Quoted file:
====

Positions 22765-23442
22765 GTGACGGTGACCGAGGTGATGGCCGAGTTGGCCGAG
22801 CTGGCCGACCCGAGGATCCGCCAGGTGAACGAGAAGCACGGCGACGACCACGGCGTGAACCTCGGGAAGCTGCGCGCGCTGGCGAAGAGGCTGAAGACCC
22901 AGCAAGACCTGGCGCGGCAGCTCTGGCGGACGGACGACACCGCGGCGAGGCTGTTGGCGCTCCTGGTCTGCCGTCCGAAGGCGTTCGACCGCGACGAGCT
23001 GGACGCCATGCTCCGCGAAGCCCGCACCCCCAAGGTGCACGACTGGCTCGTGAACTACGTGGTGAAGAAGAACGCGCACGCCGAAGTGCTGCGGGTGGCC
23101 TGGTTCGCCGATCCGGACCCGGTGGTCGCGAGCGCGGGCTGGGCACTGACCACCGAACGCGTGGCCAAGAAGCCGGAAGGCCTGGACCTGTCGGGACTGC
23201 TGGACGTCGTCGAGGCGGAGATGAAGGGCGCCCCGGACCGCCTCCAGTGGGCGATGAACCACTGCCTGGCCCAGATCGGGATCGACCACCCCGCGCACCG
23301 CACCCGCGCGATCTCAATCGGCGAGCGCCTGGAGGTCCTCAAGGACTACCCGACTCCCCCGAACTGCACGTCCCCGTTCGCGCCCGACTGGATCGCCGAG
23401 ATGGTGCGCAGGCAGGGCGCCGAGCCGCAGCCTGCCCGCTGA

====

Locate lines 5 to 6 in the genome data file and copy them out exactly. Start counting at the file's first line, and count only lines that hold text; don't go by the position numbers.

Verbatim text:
23001 GGACGCCATGCTCCGCGAAGCCCGCACCCCCAAGGTGCACGACTGGCTCGTGAACTACGTGGTGAAGAAGAACGCGCACGCCGAAGTGCTGCGGGTGGCC
23101 TGGTTCGCCGATCCGGACCCGGTGGTCGCGAGCGCGGGCTGGGCACTGACCACCGAACGCGTGGCCAAGAAGCCGGAAGGCCTGGACCTGTCGGGACTGC